|TABLE OF CONTENTS
XVIII:3, October, 2003
A Journal for Linking Poets
LETTERS TO LYNX
Dr. Satsuki Ina FLYING ADAPTION
Guidelines for the FOURTEENTH
LETTERS TO LYNX
. . .A year ago I went to visit Ft. Lincoln at Bismarck, N.D. where my father was interned during WWII. Ever since that visit I have been working with the director of the N.D. Museum of Art and the President of the United Tribes Technical College (formerly Ft. Lincoln) to put on a photo/haiku exhibition to educate people about North Dakota's involvement in the internment program. The following is the news release about the event that has evolved. In attendance at the opening event will include a few former German and Japanese American internees. The title of the event: Snow Country Prison: Interned in North Dakota is taken from one of the haiku's my father wrote while interned. His Bismarck haiku was just recently published in the Modern Haiku Journal. The interest in the experience of the renunciants and the DOJ detention centers seems to be growing. I'm hoping that this news release might lead to some former internees or their family member wanting to join us at the exhibition.
I have a few snapshots of my visit their last year in front of the brick building where the Japanese American internees were housed if you'd be interested in using them with the story. As you know, the struggle for the Resisters to get recognition was quite long in coming. So you can imagine that the story of the Renunciants is yet to be told. I have interviewed several Renunciants in the process of working on my new documentary, From A Silk Cocoon (for which we received partial funding from CCLPEP) and though there are many remarkable and heart rending stories, most of those that I met with are quite reluctant to be known, let alone share their stories, since they were shunned by the majority of the JA community and labeled as "disloyal." I believe that work being done by folks like John Christgau, Isao Fujimoto, Barbara Takei and Judy Tachibana, myself and others will begin to shed light on the true complexity of the experience. For most renunciants, including my parents, they suffered not a crisis of loyalty, but a crisis of faith...in their government."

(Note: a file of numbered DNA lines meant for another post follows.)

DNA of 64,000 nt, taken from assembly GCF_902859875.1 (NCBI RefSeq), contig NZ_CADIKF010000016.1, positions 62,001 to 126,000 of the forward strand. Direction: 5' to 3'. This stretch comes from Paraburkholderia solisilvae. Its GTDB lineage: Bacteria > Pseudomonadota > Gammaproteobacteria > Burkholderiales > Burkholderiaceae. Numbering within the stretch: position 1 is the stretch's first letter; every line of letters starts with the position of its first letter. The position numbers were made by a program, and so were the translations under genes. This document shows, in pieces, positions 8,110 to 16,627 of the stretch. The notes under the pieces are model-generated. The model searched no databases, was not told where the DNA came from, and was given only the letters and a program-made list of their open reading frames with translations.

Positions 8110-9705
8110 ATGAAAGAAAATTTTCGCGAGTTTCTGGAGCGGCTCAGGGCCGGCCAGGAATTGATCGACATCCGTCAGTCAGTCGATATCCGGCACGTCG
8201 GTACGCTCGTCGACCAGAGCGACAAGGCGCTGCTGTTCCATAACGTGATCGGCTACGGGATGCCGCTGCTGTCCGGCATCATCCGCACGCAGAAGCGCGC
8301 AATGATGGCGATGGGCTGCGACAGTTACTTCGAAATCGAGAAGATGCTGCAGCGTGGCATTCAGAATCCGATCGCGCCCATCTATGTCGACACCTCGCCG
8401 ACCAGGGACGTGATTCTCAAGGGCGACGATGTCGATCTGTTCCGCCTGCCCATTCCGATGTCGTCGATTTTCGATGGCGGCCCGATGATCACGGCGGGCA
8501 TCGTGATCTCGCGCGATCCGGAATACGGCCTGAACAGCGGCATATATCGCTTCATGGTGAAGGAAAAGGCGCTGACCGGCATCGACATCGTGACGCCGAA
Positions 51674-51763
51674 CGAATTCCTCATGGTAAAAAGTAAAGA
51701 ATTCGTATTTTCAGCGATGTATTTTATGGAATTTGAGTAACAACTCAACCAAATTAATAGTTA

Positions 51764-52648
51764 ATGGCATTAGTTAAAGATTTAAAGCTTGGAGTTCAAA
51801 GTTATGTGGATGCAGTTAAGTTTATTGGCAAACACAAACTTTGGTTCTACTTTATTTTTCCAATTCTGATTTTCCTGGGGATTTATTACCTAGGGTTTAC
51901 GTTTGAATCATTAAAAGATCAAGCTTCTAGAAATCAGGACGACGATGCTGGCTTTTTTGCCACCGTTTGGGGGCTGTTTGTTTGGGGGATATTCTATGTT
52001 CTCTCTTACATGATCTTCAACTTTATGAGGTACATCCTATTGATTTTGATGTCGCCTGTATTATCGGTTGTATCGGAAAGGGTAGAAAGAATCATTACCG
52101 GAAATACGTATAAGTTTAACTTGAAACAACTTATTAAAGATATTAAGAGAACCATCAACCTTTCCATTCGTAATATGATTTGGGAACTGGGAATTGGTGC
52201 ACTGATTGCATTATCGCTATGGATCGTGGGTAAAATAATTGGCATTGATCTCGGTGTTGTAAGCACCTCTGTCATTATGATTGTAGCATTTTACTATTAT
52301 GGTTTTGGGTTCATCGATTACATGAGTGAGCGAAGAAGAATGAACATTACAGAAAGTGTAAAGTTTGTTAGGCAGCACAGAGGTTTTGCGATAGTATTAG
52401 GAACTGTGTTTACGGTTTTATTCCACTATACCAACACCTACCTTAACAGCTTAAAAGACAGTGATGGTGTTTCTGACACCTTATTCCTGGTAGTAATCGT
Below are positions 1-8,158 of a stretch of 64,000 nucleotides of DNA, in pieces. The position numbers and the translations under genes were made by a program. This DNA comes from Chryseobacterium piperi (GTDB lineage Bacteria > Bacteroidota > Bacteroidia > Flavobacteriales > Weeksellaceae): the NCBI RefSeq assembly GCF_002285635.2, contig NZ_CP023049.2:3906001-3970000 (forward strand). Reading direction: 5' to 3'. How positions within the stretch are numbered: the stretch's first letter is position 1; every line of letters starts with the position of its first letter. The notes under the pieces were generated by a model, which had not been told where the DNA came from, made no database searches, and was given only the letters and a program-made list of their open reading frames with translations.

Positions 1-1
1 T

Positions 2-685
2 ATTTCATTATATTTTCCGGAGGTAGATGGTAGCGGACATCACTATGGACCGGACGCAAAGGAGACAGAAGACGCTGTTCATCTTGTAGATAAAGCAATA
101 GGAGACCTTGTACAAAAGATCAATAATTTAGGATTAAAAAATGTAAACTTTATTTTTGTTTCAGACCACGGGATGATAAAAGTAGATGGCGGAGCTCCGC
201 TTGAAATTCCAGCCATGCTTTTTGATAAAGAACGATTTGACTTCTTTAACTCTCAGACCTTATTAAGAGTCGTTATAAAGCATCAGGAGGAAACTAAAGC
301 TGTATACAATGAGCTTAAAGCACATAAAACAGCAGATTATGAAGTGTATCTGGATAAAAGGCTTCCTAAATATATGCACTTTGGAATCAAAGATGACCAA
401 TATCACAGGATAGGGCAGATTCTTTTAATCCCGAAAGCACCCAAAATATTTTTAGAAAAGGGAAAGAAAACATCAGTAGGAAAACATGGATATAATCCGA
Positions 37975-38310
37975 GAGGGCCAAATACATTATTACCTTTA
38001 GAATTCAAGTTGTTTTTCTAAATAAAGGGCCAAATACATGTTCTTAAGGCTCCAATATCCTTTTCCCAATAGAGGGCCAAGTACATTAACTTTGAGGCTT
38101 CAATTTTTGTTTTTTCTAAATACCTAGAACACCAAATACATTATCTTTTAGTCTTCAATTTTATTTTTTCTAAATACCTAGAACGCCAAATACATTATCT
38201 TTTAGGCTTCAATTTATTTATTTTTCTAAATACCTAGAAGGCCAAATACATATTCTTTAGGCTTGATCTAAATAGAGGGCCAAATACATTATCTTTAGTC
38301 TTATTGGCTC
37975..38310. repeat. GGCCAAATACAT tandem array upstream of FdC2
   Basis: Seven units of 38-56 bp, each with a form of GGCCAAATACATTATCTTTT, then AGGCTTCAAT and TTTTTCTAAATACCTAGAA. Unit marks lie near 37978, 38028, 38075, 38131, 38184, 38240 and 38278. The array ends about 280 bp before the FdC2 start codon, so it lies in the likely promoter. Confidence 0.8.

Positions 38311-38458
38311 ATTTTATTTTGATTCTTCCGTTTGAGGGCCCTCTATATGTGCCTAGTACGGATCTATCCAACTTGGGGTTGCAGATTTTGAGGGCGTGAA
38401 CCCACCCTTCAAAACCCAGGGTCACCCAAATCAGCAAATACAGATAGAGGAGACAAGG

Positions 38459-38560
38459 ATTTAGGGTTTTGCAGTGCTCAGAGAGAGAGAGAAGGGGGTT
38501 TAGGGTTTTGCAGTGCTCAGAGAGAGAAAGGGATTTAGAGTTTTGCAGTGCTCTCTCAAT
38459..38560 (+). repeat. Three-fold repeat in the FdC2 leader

In 1941 the U. S. Justice Department converted Fort Lincoln from a surplus military post into an internment camp to detain people arrested in the United States as enemy aliens. Over its five-year operation as a camp, the Bismarck facility housed about 1,500 men of German nationality, and over 1,800 of Japanese ancestry. The first group of Japanese and German men were arrested by the FBI in the days immediately after Pearl Harbor. The arrests were done under the authority of the Alien Enemies Act, and these so-called "enemy aliens" were removed from their homes, primarily on the West Coast and East Coast, and sent to camps in isolated parts of the country.